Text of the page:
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Roger Weller, geology instructor

by Jeong Park
Physical Geology
Fall 2009


                                                                                Apophyllite is KF.Ca4(Si2O5)4.8H2O


What is Apophyllite?

     Apophyllite, whose name roughly means "to leaf apart" in Greek, is a mineral classic. It was given its name because crystals tend to peel or flake apart when they are heated due to the loss of water molecules. Apophyllite is composed of hydrated potassium calcium silicate, and forms tabular crystals of cubic or octahedral structure, occasionally exhibiting the bipyramidal formations. Pictures below are an apophyllite tip in different dictions from my personal collections.


Pictures by Jeong Eun Park









(K, Na)Ca4
Si8O20(F,OH) - 8H2O

4/m 2/m 2/m

White, colorless, green, yellow or violet

Not named

Some specimens fluoresce pale green or yellow


Si8O20(OH, F) - 8H2O

4/m 2/m 2/m

White or colorless

Ore Knob Mine, Jefferson, North Carolina



Si8O20F - 8H2O

2/m 2/m 2/m (pseudo-

brown, brownish yellow, yellow or colorless

Sampo Mine, Takahashi, Okayama, Honshu, Japan



Table from

     Fluorapophyllite is by far the most abundant and colorful of the three and is usually what is referred to when a specimen is just labeled apophyllite. Hydroxyapophyllite is also relatively common, but specimens typically lack any color and are limited to pseudo-cubic crystal habits.

     The natroapophyllite is quite rare and is found at only a few localities. Its typical brown color can help distinguish it from its close cousins. Natroapophyllite, by virtue of its more significant chemical and symmetrical difference, is truly a distinct mineral.

     Fluorapophyllite and hydroxyapophyllite however are a different story. The two are different minerals only because of the difference in the percentage of fluorine to hydroxyl ions. They represent the end members of a series that could be called the apophyllite series. The name apophyllite persists however and its usage is widespread, especially when distinguishing the true identity of specimens is difficult. Most mineral guide books list apophyllite as a single mineral and the rest of this discussion will deal with apophyllite in general.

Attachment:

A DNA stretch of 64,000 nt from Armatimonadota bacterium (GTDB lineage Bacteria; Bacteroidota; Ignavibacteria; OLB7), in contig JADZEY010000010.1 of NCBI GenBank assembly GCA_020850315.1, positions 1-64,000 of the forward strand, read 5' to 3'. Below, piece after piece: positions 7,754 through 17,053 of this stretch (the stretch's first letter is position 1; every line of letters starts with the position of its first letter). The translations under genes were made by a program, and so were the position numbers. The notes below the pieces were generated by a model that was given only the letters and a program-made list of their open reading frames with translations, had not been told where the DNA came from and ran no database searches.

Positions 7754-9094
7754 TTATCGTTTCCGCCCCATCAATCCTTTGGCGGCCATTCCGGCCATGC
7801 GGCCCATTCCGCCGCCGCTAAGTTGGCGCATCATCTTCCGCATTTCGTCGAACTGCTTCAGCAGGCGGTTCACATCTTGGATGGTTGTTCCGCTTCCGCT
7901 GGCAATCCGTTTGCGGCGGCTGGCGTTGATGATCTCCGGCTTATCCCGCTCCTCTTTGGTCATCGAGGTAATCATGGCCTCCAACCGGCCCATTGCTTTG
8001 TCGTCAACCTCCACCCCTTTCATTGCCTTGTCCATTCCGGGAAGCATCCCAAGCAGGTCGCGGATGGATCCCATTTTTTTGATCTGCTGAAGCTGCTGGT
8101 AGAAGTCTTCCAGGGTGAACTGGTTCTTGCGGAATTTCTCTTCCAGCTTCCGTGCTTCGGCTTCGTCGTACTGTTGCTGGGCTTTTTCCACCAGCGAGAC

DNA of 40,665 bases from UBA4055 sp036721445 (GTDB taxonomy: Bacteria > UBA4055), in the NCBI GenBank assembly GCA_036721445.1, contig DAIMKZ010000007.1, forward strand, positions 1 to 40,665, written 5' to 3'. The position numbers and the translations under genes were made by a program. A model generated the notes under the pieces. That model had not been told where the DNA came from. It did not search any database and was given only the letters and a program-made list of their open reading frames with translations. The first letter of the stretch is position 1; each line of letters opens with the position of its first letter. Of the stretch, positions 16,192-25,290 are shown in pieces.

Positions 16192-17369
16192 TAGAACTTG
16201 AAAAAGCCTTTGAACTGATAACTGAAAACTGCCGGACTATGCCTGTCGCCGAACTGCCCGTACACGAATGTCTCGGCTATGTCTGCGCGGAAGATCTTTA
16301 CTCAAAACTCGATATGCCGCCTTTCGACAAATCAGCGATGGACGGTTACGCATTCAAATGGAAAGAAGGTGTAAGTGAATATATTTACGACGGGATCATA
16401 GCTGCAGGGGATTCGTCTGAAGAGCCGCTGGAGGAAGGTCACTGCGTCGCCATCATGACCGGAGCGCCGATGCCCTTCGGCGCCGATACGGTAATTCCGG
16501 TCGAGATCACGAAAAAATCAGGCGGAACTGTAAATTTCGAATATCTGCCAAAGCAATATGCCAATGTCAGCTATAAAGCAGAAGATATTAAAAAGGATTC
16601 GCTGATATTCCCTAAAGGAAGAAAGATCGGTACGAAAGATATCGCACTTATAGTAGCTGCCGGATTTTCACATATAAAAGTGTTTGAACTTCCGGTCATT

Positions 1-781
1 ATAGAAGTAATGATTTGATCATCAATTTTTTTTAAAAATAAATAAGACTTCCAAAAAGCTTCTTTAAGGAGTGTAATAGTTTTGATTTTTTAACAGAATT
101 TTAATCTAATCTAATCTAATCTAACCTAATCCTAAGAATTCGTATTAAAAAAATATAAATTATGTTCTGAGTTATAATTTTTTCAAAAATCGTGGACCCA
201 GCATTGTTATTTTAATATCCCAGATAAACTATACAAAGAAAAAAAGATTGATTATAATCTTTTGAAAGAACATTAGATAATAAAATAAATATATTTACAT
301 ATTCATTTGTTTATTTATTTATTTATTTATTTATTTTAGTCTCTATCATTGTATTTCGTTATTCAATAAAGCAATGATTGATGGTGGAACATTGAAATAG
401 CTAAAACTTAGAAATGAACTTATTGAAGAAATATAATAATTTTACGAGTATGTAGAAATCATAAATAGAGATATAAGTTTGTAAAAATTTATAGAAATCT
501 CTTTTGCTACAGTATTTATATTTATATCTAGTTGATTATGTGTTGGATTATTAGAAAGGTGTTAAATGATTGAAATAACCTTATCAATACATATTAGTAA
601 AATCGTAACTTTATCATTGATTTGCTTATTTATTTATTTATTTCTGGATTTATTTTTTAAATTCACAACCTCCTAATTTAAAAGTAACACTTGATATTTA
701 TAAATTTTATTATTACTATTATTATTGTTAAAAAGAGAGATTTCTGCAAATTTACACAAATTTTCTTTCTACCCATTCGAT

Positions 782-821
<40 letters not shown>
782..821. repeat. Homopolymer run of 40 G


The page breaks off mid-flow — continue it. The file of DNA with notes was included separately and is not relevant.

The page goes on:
Apophyllite typically associated with green translucent prehnite that forms a rolling carpet on top of which are scattered sparkling clear pseudo-cubic apophyllite crystals, making very attractive specimens. Kinoite from the Christmas Mine in Arizona is a beautiful blue color and is often coated in tiny sparkling apophyllite crystals. Apophyllite is commonly associated with exceptional quartz and calcite crystals as well.

Other Names for Apophyllite






Fisheye Stone







Pyramidal Zeolite






The physical characteristics of Apophyllite

Chemistry: (K,Na)Ca4Si8O20(F,OH) - 8H2O, Hydrated Potassium Calcium Sodium Silicate Fluoride Hydroxide.

Class: Silicates

Subclass: Phyllosilicates

Group: Apophyllite

Uses: Only as mineral specimens.

Color: clear, white, green, yellow, pink, violet or rarely brown.

Luster: vitreous to pearly on cleavage surfaces.

Luster is Transparency: Crystals are transparent to translucent.

Crystal System: tetragonal; 4/m 2/m 2/m; natroapophyllite is orthorhombic, 2/m 2/m 2/m.

Crystal Habits: include four sided prisms (with a square cross-section) truncated with either a steep four sided pyramid or a pinacoid termination or both. If the pyramids are missing, the crystals can look cubic. Rarely are the prisms missing, but if they are, crystals could appear octahedral because of the four sided pyramids. The faces of the pyramids do not lineup with the prism faces but with their edges, therefore the pyramid faces have four edges and appear diamond shaped instead of triangular like the pyramid faces of quartz. Rare tabular hydroxyapophyllite crystals are also known.